Burleson increases transparency with new website
Plus, a recap of Monday's city council meeting and a weekend preview
City Council Meeting Recap:
City council moved to direct staff to draft letters in support of and in opposition to multiple Texas legislative bills at the city council meeting Monday at City Hall.
Council moved to direct staff to draft letters in support of House Bills 471, 718, 2455 and 2468 and in opposition to House Bills 14, 2127 and 4082 and Senate Bills 369, 1252, 1412, 1787, 1810, 2035 and 2037.
The bills the council is in support of fall under the public safety category, and the bills it opposes fall under preemption, land use and debt, according to deputy city attorney Matt Ribitzki.
Mayor Chris Fletcher, Phil Anderson, city council Place 2, and Larry Scott, city council Place 4, were sworn in at the meeting after winning their respective elections May 6.
Exiting council members Rick Green, Place 2, Tamara Payne, Place 4, and Ronnie Johnson, Place 6, were presented with tokens of appreciation from city secretary Amanda Campos.
Mike Jones, president of the Burleson Professional Firefighters Association, presented a $3,000 donation check on behalf of the association to the Burleson Center for ASD.
It was city manager Bryan Langley’s last meeting as city manager. Langley will be succeeded by deputy city manager Tommy Ludwig.
Fletcher proclaimed the week of May 21 through May 27 as National Public Works Week in Burleson.
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Russell Farm will host Texas Heritage Festival Music Night Friday from 6:30 p.m. to 8:30 p.m. at the Russell Farm Art Center.
The Burleson Fire Department will host “Super Safety Saturday,” a family-friendly safety event Saturday from 9 a.m. to noon at Texas Health Neighborhood Care and Wellness.
Burleson increases transparency with new website
The City of Burleson launched a website May 9 with the plan to give citizens a better understanding of how the city operates and the results that are being achieved.
Former city manager Bryan Langley said the website is meant to be a dashboard providing insight into how the city is running.
City of Burleson customer service director Jesse Elizondo is excited the city launched the site.
“A big win was just getting it out to where the public can see it and see all the things that everyone’s doing and what they’re tracking and what they’re trying to get to and who’s close and what the trends are quarter-over-quarter, year-over-year,” Elizondo said.
The website displays the goals that make up the city’s strategic plan and the key-performance metrics of those goals.
For example, the website shows how the city is performing in increasing wages and the amount of high-paying jobs in the city, which are key-performance metrics of the city’s goal to “attract and retain top-tier businesses to promote high-quality economic development by expanding and diversifying the tax base; and creating jobs that allow our residents to work where they live.”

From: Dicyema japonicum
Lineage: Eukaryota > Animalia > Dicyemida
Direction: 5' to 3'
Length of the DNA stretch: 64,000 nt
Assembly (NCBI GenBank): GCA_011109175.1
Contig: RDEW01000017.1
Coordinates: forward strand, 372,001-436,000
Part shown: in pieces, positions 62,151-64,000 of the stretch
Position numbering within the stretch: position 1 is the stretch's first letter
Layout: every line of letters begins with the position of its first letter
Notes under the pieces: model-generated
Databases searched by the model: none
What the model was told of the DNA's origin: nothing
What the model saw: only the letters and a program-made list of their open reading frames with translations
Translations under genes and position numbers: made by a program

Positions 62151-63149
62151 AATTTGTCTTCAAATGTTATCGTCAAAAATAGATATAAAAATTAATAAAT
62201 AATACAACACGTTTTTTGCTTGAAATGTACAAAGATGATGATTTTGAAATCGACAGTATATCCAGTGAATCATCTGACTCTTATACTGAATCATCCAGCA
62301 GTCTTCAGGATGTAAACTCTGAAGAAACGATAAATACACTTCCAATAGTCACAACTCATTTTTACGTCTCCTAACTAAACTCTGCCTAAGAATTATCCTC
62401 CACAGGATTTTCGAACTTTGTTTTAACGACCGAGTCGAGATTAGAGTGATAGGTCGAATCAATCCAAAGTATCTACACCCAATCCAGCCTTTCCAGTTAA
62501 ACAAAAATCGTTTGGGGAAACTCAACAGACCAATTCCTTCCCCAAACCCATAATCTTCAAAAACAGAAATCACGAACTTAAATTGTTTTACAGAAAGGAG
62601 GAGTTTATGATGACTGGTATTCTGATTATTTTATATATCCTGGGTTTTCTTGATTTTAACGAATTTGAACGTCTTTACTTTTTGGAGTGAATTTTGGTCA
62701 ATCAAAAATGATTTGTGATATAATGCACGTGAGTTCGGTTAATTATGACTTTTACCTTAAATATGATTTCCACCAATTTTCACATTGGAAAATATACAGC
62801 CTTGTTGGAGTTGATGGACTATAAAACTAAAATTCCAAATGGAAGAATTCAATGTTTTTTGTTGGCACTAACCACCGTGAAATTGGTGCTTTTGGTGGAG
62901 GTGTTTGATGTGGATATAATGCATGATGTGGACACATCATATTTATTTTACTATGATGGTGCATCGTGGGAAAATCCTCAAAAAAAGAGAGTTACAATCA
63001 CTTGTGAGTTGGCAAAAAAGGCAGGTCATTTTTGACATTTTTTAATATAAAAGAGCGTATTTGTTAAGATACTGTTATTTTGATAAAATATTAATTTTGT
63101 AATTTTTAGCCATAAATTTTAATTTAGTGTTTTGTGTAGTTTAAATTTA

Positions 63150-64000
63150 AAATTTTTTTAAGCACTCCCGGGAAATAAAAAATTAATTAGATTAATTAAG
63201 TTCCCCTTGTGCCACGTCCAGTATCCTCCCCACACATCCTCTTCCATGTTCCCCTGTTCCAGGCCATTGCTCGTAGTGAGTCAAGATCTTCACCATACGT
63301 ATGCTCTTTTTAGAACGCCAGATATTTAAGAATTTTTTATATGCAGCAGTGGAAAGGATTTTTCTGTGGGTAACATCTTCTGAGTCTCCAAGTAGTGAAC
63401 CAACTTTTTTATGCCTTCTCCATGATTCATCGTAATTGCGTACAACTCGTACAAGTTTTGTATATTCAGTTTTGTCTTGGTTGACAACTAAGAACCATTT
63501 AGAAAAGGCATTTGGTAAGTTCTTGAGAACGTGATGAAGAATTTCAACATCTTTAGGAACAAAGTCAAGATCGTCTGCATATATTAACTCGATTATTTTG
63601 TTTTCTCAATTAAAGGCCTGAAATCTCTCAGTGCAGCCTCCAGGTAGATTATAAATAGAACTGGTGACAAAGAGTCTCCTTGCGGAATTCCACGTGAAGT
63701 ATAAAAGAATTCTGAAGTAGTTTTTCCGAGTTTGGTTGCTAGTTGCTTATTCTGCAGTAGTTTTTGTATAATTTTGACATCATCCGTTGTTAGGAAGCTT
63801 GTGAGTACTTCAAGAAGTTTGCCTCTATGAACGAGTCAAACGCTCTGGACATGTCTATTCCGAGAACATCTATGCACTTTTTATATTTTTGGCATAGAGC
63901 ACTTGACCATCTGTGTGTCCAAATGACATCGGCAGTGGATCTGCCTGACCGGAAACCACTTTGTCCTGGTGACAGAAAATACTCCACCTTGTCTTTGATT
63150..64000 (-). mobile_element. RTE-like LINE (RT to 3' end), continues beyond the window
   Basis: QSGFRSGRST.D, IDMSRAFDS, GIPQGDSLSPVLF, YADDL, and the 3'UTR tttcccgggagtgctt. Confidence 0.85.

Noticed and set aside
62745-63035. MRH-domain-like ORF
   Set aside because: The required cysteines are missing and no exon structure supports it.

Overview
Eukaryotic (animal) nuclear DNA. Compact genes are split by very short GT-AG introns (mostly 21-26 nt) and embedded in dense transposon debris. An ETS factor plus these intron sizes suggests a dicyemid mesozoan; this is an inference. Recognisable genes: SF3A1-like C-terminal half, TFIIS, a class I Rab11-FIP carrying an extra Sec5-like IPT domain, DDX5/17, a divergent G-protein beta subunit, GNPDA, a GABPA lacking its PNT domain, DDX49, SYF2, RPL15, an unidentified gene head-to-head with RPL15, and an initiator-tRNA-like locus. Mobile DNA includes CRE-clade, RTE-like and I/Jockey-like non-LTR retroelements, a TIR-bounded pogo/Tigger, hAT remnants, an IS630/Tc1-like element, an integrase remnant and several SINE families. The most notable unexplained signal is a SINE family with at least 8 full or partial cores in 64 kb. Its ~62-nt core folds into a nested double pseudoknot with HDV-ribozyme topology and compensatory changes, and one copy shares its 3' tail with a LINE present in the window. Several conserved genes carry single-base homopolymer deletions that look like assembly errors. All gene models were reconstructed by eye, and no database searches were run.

These key-performance metrics are identified from a high-level view of the city’s strategic plan, Elizondo said.
The strategic-planning process involved citizen participation and several discussions with the city council, Langley said.
“I think it starts with the citizens,” said Alex Phillips, City of Burleson economic development director. “Council kind of molds those goals and what their strategic plan is, and then we get policy from council.”
The budget that funds the initiatives being measured is citizen-driven, Elizondo said.
The website serves two “main purposes,” Elizondo said. Those purposes are to view the city’s departments’ clearly-defined goals and utilize them administratively and to be transparent to citizens.
“We work for the public and so we always want to have our information available to them,” Langley said.
This website was Langley’s vision, Elizondo said.
Every department provides the background, explanation and calculation of its respective metrics, which are mostly based on industry standards, Elizondo said.
The key-performance indicators help to make sure departments such as economic development stay on track and keep them focused on particular areas, including average wages, Phillips said.
Sharing this information with the public allows everyone to see how well the city is performing. It’s good to share the city’s performance with the public even if the performance isn’t good because communicating shortcomings allows one to address what’s needed, Langley said.
“If you don’t know how well you’re doing, it’s hard to manage that,” Langley said.
There are plans to expand the site by displaying individual projects that are working toward the listed goals.
Phillips said he could see the KPI metrics being part of the end-of-year document that goes out to citizens.
Which of the website’s listed metrics are you most interested in?